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Why so hard? Comfortable Blogging

During the 2020 plague, when I finished my graduate degree, I decided that I was going to continue writing. I found writing to be a way for me to ramble without burdening my peers. I also get the added benefit of reflection and self documentation that I've frankly been lacking in my life.

I started a GitHub Pages/Jekyll based blog. I wasn't really happy with the tone of the original content that I wrote and working with the Ruby based blog generator wasn't doing me any favors. I come from a background of PHP, Perl, JavaScript, and Python and I've little incentive to learn yet another scripting language for the sole reason to host a blog.

This is when I decided that I needed to reboot the whole thing, but this time I settled on using the JavaScript based Gatsby framework with Netlify as the host and GitHub as the content VCS. This is where things currently are, but it requires too much effort on my part to get the words from my head into the computer.

What Are The Alternatives?

There are a bunch of different blogging options and I've already tried (e.g. Jekyll and Gatsby). Obviously there are services like Ghost and WordPress, but those have some clear downsides. In fact, I believe my perfect blogging service includes the following:

  • Works out of the box.
  • Revision control (preferably git).
  • Very Markdown Friendly
  • Multiplatform accessible.
  • Easy on the eyes.

Tools like Gatsby and Jekyll give you all of this accept there is a bunch of assembly required. I am working on too many other things to have my blogging experience cluttered with distractions of widgets and gadgets, so the whole statically generated thing is beginning to put me off.

Services like Ghost and WordPress fell like an assembled out of the box solution, but because of the way they store the actual content in a database, I don't feel like I own the data. Of course I could host my own WordPress, but that is not really an out of box experience and lacks the markdown centric ecosystem I desire.

Current State Of Things

My current blogging workflow is a little nasty. I first ensure that I have an up to date clone of my blog's git repository. I then ensure that I have the trunk branch checked out. The trunk branch is where I stage articles that I've yet to publish. Once an article is constructed and written, I commit that to trunk. I then checkout my netlify branch and merge the relevant changes into that branch. This branch push automatically sends off a webhook to tell Netlify to build the blog and then my new article is published. All of the writing is performed in Visual Studio code.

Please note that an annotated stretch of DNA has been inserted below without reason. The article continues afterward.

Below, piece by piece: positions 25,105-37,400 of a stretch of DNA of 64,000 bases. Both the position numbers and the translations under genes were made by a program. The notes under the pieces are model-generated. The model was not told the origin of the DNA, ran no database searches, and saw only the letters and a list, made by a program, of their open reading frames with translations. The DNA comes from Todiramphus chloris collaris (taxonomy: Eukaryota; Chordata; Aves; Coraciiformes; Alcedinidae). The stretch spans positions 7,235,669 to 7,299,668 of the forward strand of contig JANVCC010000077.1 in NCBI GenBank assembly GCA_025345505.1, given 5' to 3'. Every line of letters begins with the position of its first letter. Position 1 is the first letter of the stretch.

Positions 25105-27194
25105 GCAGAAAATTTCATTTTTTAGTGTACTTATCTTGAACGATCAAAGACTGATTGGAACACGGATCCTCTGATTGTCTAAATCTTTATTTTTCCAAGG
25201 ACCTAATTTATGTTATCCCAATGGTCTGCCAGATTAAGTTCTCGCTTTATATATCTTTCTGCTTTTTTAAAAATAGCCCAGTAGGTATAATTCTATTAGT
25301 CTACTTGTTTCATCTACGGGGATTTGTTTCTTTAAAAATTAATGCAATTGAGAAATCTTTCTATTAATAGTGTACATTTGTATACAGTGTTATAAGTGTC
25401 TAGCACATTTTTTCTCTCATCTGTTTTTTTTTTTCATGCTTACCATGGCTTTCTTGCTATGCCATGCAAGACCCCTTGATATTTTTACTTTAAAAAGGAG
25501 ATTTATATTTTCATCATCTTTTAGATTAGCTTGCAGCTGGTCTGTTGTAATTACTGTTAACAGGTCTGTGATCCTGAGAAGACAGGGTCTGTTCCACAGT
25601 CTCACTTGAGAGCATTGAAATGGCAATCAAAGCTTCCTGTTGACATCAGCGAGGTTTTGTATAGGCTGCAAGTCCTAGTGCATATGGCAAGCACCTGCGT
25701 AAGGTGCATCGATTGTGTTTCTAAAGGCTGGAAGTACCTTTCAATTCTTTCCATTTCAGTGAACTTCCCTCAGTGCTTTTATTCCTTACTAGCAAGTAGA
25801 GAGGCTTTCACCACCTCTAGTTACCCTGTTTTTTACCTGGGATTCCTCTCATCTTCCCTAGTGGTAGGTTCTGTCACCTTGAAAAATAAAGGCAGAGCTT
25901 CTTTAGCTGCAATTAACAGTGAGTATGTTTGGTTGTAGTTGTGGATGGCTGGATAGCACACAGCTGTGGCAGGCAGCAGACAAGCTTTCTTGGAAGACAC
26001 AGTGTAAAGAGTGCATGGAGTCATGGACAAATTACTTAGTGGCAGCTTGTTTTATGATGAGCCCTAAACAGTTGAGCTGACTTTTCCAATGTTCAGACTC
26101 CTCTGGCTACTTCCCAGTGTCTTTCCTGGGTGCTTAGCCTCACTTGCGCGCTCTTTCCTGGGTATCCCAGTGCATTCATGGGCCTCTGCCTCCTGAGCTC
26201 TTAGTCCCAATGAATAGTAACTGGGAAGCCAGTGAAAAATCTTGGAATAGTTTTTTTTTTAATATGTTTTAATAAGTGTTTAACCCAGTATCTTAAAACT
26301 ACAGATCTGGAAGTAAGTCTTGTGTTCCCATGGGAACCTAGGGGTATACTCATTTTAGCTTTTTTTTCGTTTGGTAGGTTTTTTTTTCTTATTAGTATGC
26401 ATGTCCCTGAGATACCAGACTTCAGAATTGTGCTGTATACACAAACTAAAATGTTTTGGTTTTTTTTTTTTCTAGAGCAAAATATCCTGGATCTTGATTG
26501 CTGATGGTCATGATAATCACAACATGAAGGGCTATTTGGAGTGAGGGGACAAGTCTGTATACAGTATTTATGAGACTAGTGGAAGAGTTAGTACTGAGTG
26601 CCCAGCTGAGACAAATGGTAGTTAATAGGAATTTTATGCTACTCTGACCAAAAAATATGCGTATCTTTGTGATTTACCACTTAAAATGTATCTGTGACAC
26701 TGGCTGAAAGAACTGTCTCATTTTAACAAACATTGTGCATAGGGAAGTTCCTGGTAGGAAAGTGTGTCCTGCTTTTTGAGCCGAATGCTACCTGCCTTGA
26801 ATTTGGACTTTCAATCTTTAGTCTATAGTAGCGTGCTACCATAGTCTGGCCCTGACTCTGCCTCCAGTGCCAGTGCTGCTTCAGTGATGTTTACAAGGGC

With the advent of the Windows 10 Creators Update and WSL, I put a lot of time in learning how I can use Windows as my "window manager". By this I mean that I am primary a (Fedora/Ubuntu) Linux user. I think it goes without saying that Linux desktop environments always feel clunky and a bit plain. While they can be great, Windows always feels more slick and easy on the eyes. Therefore, despite unpopular opinion, I actually do all of my development from Windows, regardless of the target platform. If I have to jump into a RDP, VNC, or Chrome Desktop for a few minutes to setup something up, its worth doing that and then returning to my comfortable Windows 10 environment. For those old enough, the analogy I love to use is that Linux is my DOS and Windows 10 is my Windows For Workgroups.

Ok, so knowing that I use Windows as my "window manager", I put in some heavy use of Windows Terminal and Visual Studio Code's Remote SSH extension. These tools are my primary portal into my typical Linux development environment. I say this because my blog is always checked out in the Linux environment and I generally write the articles in Visual Studio Code so I can write them directly into the remote repository directory.

This same setup is used from my desktop and my laptop, allowing me to write my articles from either, so long as I have a connection to my primary Linux host. When I don't have access to my primary Linux host, I have to once again do the git clone thing to my laptop to perform all of the synchronization. Ugh!